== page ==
Interviews can be a daunting process whether you're the interviewer or the interviewee... They take us out of our comfort zone, typically being much more formal than our typical daily lives. While the rest of the professional world has advanced into the information age, with computers taking centre stage and emails becoming increasingly informal, interviews are seemingly stuck in the dark ages, CVs are still printed on REAL paper and everyone involved sits down in the same room and shakes hands. While this form of interview has worked for years, there are some arguments that other methods may be more effective. In today's blog, we're talking about the issues with formal interviews and some of the more new age techniques.
While a job interview is very formal, the actual job might not be. Both parties have their guards up and will find it very hard to be themselves, which can make it harder to get to know each other. Some people will interview well, but might not have the appropriate skills to perform the job properly, of course, the employer won't find this out until it's too late and they've been offered the job!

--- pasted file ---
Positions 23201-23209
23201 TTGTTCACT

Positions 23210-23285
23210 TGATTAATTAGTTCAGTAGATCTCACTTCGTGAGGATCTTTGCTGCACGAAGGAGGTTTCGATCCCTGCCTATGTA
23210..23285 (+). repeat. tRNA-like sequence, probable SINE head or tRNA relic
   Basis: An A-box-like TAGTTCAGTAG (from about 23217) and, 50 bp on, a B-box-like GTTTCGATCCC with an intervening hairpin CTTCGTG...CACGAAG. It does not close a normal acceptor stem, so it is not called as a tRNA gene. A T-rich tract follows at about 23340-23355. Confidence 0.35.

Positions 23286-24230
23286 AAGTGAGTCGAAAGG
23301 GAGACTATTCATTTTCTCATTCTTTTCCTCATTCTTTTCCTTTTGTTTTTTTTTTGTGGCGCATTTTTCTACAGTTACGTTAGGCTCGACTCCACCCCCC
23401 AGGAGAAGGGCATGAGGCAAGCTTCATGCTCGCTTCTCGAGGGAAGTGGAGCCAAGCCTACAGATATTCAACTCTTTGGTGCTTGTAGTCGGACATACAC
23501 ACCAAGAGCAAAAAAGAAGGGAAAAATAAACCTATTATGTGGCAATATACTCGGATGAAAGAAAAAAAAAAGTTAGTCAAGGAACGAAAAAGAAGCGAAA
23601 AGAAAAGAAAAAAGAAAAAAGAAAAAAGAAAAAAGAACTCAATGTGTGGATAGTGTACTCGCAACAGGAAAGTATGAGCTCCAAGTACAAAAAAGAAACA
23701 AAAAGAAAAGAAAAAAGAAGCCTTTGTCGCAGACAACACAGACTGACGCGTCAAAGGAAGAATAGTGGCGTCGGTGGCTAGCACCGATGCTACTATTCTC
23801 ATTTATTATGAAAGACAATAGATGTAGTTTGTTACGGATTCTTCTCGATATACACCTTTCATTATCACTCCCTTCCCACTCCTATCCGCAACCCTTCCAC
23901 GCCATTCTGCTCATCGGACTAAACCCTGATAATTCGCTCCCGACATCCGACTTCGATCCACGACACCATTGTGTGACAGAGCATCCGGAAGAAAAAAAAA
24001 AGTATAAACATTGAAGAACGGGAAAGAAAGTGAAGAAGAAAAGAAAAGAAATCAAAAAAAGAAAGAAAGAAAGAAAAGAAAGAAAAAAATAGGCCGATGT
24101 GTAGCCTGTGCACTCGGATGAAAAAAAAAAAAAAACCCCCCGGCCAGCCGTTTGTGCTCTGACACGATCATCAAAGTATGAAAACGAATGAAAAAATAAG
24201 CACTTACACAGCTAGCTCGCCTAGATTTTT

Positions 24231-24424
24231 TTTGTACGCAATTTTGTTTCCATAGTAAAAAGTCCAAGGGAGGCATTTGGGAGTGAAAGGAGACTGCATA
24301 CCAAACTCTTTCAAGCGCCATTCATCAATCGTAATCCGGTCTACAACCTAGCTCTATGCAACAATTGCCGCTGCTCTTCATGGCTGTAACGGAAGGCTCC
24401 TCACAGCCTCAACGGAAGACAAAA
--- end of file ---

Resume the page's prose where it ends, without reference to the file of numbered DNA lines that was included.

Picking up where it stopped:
On the other hand, we have people that crack under interview conditions, however, have more than enough skill for the job and might be able to really add something to the team.
So, what can be done about this? Well, there are a number of new age interview methods, currently, a popular technique is to go to a coffee shop for an interview, this neutral & informal location allows participants to let their hair down, chill out and have a face to face chat without all the formal interview bits.
Another method that really interested us was a little tech project from Facebook Designers, Gabriel Valdivia & Charlie Deets. They've created Talk Turkey, a website that stages interviews in a similar way to a Facebook text chat. They've found that this means users are a lot more relaxed and talk very differently and potentially more genuinely.
This could be the future, what do you think about it? Would you perform better in a more relaxed interview? Or, do you strive in the formalities of a traditional interview? Let us know your thoughts on Facebook or Twitter!